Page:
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UN Security Council rejects Russia bid to ban weapons in space

UN Security Council rejects Russia bid to ban weapons in space
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The United States said on Monday that Russia last week launched a satellite that could be part of weaponising space, a possible future global trend that members of the United Nations Security Council condemned even as they failed to pass a measure against it.

The Security Council resolution drafted by Russia rivalled one backed by the US and Japan that failed last month.

The rival drafts focused on different types of weapons, with the US and Japan specifying weapons of mass destruction. The Russian draft discussed all types of weapons.

The US and its allies said the language that the 15-member council debated on Monday was simply meant to distract the world from Russia’s true intention: weaponising space.

The UN Security Council voting in April on space weapons. Photo: UN via Xinhua

“The culmination of Russia’s campaign of diplomatic gaslighting and dissembling is the text before us today,” US deputy ambassador Robert Wood told the council.

He also accused Russia of launching a satellite on Thursday into low Earth orbit that the US “assesses is likely a counterspace weapon presumably capable of attacking other satellites in low Earth orbit”.

“Russia deployed this new counterspace weapon into the same orbit as a US government satellite,” said Wood, adding that the May 16 launch followed Russian satellite launches “likely of counterspace systems to low Earth orbit” in 2019 and 2022.

Russia’s UN ambassador, Vassily Nebenzia, denied that his nation was trying to mislead the world. Backed by China and others, he called the vote “a unique moment of truth for our Western colleagues”.

“If they fail to support this, then they will clearly show that their main priority remains keeping freedom of the way for themselves to expedite the militarisation of outer space,” Nebenzia said.

Every nation says it wants weapons barred from space, and council members repeated that Monday. But when it came time to vote, the council evenly split 7-7 between backers of the US and of Russia, with Switzerland abstaining.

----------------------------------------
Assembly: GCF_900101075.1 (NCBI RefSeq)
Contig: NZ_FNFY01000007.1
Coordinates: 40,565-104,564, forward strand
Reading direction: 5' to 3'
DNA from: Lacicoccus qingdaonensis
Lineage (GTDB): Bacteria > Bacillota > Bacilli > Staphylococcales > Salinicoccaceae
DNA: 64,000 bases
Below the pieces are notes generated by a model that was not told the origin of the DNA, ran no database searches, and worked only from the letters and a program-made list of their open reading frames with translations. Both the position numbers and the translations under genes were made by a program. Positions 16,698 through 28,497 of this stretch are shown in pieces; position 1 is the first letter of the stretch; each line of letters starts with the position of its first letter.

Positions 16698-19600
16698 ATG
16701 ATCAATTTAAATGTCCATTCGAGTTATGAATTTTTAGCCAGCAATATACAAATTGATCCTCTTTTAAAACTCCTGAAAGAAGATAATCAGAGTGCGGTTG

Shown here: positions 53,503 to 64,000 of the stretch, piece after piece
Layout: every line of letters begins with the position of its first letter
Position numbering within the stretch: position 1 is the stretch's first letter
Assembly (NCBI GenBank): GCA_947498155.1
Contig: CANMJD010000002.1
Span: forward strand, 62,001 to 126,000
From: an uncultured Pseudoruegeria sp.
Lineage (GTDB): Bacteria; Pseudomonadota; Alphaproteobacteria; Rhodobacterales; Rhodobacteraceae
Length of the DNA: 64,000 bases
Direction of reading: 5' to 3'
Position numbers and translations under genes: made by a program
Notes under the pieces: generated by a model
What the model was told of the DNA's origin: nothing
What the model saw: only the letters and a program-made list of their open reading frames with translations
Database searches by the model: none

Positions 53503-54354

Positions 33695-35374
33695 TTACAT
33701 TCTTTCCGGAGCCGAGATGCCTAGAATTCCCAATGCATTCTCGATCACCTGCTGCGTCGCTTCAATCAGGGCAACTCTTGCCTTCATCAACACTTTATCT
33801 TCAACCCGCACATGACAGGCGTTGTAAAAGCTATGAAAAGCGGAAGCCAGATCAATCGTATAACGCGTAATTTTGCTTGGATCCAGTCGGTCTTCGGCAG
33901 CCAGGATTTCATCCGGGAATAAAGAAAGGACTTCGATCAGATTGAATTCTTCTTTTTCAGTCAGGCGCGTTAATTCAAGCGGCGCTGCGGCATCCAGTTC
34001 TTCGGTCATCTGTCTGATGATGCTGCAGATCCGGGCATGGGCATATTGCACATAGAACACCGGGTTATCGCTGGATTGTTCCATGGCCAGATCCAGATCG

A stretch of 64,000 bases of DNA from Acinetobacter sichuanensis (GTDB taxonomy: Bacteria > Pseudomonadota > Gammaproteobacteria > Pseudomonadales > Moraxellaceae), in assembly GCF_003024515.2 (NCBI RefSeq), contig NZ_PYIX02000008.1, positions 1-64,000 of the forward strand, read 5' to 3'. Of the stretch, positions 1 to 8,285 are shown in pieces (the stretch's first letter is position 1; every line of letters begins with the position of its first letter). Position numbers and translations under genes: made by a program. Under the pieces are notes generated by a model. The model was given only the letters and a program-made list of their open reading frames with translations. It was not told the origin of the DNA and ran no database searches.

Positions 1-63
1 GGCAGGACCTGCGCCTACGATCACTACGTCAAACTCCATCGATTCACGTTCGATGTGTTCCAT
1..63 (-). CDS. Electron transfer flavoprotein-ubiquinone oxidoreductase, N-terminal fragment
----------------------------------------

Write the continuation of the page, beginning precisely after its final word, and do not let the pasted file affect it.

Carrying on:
Washington has accused Moscow of developing an anti-satellite nuclear weapon to put in space, an allegation that Russia has denied. File photo: Shutterstock

The measure failed under UN rules because it didn’t receive nine votes.

“We have this negative, squabbling attitude among leading space powers that seem more interested in scoring points off their adversaries rather than engaging in constructive dialogue,” said Paul Meyer, Canada’s former ambassador for disarmament and a fellow at the Vancouver-based Outer Space Institute.

Since before humans left the Earth, the world’s most powerful nations have worried about their enemies using outer space to attack them.

The Soviet Union and the United States sent men into space in 1961. Six years later, the Soviets, the US and the United Kingdom signed a treaty declaring outer space a global commons that could be used for only peaceful purposes.

Even though nations could not wage war without the space-based communications, reconnaissance and weather tools that satellites and spacecraft provide, the 1967 Outer Space Treaty requires them to keep their weapons on Earth.

“You realise what an important conflict-prevention measure that was,” Meyer said.

It’s become even more important, he said, as a growing number of nations have moved into space. About a dozen have the capacity to launch spacecraft, and about 80 have their own satellites, not to mention the private companies with assets in orbit.

All of that could be at risk if a conflict in space causes an explosion and shrapnel, which could disable the vital systems that millions of people around the world depend on.

“A lot of people have a stake in being able to operate in space safely and securely,” Meyer said.

The US has gathered highly sensitive intelligence about Russian anti-satellite weapons that has been shared with the upper echelons of government, four people who had been briefed on the intelligence said in February.

The people, who were not authorised to comment publicly, said the capability was not yet operational.

Additional reporting by Reuters

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